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Dynamic distribution of chemoattractant receptors in living cells during chemotaxis and persistent stimulation.

Xiao Z, Zhang N, Murphy DB, Devreotes PN - J. Cell Biol. (1997)

Bottom Line: We found that this chimeric protein is functionally indistinguishable from wild-type cAR1.Challenge with a uniform increase in chemoattractant, sufficient to cause a dramatic decrease in the affinity of surface binding sites and cell desensitization, also did not significantly alter the distribution profile.Hence, the induced reduction in binding activity and cellular sensitivity cannot be due to receptor relocalization.

View Article: PubMed Central - PubMed

Affiliation: Department of Biological Chemistry, School of Medicine, Johns Hopkins University, Baltimore, Maryland 21205, USA.

ABSTRACT
While the localization of chemoattractant receptors on randomly oriented cells has been previously studied by immunohistochemistry, the instantaneous distribution of receptors on living cells undergoing directed migration has not been determined. To do this, we replaced cAR1, the primary cAMP receptor of Dictyostelium, with a cAR1-green fluorescence protein fusion construct. We found that this chimeric protein is functionally indistinguishable from wild-type cAR1. By time-lapse imaging of single cells, we observed that the receptors remained evenly distributed on the cell surface and all of its projections during chemotaxis involving turns and reversals of polarity directed by repositioning of a chemoattractant-filled micropipet. Thus, cell polarization cannot result from a gradient-induced asymmetric distribution of chemoattractant receptors. Some newly extended pseudopods at migration fronts showed a transient drop in fluorescence signals, suggesting that the flow of receptors into these zones may slightly lag behind the protrusion process. Challenge with a uniform increase in chemoattractant, sufficient to cause a dramatic decrease in the affinity of surface binding sites and cell desensitization, also did not significantly alter the distribution profile. Hence, the induced reduction in binding activity and cellular sensitivity cannot be due to receptor relocalization. The chimeric receptors were able to "cap" rapidly during treatment with Con A, suggesting that they are mobile in the plane of the cell membrane. This capping was not influenced by pretreatment with chemoattractant.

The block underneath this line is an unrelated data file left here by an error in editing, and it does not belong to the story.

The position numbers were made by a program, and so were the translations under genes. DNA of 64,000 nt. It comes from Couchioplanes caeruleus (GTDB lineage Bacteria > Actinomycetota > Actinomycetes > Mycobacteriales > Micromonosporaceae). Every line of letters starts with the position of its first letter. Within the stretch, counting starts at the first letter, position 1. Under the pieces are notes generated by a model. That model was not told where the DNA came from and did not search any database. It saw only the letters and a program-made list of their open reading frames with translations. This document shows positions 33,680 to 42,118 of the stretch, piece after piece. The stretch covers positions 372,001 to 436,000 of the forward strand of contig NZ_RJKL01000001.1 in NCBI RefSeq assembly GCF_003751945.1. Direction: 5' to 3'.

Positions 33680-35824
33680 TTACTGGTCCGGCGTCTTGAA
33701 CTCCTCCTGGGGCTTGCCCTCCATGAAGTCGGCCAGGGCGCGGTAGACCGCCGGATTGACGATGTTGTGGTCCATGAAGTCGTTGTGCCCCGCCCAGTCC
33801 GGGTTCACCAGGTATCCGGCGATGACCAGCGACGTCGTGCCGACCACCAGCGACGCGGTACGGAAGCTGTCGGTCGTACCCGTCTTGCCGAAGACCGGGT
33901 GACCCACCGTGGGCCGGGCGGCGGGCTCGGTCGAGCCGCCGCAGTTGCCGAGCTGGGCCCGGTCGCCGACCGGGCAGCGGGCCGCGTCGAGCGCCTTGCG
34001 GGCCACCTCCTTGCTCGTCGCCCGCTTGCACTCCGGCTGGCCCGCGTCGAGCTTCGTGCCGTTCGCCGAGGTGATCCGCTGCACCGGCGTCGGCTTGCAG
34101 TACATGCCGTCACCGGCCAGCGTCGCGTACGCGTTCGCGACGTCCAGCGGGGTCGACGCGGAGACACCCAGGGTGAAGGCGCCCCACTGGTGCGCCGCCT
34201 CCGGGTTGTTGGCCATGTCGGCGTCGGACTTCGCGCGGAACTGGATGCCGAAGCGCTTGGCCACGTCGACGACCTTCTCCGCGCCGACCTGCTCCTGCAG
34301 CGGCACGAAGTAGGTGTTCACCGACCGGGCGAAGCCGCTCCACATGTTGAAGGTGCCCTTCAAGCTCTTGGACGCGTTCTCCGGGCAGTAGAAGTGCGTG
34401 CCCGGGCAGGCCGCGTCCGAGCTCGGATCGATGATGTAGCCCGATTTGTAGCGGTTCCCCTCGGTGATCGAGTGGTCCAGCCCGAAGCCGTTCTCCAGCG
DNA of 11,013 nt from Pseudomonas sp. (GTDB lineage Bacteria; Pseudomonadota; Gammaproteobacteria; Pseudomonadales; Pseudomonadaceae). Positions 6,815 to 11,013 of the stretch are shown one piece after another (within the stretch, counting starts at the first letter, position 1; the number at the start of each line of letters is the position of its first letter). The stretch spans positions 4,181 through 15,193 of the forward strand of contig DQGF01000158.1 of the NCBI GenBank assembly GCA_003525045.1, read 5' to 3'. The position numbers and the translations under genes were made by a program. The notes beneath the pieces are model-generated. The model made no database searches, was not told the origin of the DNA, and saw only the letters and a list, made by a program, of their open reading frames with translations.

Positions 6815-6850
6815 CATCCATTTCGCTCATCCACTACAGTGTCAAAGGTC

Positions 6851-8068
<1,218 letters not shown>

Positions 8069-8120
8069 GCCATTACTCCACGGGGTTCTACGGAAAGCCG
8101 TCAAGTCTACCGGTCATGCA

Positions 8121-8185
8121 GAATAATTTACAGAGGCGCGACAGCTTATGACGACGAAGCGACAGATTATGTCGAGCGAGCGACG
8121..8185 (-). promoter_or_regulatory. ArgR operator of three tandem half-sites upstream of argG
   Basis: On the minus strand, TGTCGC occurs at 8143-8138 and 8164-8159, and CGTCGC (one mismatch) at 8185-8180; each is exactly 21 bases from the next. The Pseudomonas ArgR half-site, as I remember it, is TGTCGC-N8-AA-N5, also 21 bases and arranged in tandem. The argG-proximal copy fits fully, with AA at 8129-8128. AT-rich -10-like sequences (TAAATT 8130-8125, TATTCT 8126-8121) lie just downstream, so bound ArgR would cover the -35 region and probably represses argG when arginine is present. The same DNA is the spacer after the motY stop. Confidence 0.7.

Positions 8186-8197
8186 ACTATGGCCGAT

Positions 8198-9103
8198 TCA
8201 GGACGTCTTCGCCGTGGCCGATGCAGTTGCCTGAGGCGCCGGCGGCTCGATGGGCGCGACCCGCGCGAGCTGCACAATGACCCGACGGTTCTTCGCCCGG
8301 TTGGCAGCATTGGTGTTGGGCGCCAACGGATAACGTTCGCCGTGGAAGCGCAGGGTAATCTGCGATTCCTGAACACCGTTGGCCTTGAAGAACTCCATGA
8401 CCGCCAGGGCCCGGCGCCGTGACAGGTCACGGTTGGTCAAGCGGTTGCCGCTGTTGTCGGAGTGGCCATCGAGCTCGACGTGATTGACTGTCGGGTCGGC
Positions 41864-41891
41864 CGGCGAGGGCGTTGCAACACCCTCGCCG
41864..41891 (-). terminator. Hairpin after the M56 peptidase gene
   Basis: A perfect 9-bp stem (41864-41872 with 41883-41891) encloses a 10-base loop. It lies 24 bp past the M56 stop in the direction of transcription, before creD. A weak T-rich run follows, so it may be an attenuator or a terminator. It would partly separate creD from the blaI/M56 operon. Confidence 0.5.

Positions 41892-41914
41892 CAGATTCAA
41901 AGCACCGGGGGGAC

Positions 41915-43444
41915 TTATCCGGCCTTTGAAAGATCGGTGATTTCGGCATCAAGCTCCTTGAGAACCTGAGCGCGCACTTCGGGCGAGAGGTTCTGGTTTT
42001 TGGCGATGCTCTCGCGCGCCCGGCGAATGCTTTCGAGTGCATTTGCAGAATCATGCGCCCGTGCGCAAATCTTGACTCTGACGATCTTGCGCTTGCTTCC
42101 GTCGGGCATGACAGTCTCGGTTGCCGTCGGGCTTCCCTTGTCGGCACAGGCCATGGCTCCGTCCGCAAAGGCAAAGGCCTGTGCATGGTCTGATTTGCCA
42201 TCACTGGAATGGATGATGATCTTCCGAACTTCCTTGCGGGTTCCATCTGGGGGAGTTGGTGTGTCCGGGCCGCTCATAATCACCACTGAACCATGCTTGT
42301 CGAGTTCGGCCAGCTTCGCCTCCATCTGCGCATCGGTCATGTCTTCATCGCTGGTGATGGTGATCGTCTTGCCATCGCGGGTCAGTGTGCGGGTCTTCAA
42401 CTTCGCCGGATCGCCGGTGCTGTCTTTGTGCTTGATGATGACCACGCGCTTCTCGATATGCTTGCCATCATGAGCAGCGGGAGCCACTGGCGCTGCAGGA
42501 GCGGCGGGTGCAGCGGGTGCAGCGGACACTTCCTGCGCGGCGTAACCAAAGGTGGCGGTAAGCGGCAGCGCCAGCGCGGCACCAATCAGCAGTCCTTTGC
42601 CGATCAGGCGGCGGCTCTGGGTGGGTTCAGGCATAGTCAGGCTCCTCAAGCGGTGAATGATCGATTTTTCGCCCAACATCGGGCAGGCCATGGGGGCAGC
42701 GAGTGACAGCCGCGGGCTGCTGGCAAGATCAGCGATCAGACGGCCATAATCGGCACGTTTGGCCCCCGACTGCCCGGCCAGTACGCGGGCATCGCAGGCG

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cAR1-GFP rescues the developmental defect of cAR1- cells. The cAR1  cell line was transformed with 1, cAR1-GFP construct; 2, wild-type cAR1; and 3, empty vector. Transformed cells were washed with DB and developed on a 35-mm  agar plate (1 × 107 cells/plate). After 36 h, pictures were taken of  each plate for the formation of fruiting bodies.
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Figure 2: cAR1-GFP rescues the developmental defect of cAR1- cells. The cAR1 cell line was transformed with 1, cAR1-GFP construct; 2, wild-type cAR1; and 3, empty vector. Transformed cells were washed with DB and developed on a 35-mm agar plate (1 × 107 cells/plate). After 36 h, pictures were taken of each plate for the formation of fruiting bodies.

Mentions: To further test the functionality of the fusion protein, we plated the cells on non-nutrient agar. Under nutrient starvation, D. discoideum cells start a developmental program which allows them to form multicellular aggregates that differentiate into fruiting bodies. Central cells initially start to secrete cAMP, which causes neighboring cells to move chemotactically towards the center; in turn these cells secrete cAMP, attracting even more distal cells. This chain of events culminates in the formation of aggregates containing up to 105 cells. cAR1 is primarily responsible for mediating this process (Devreotes, 1994). As shown in Fig. 2, cAR1 cells cannot initiate this pathway and hence remain unaggregated (3), and wild-type cAR1 rescues the program such that normal fruiting bodies are eventually formed (2). The cAR1-GFP–expressing cell line displayed a normal developmental phenotype, reaching each stage of the program at the same time as the WT cAR1 cells (data not shown). Fig. 2, 1 shows its final fruiting body stage. These observations indicate that cAR1-GFP and WT cAR1 are functionally interchangeable.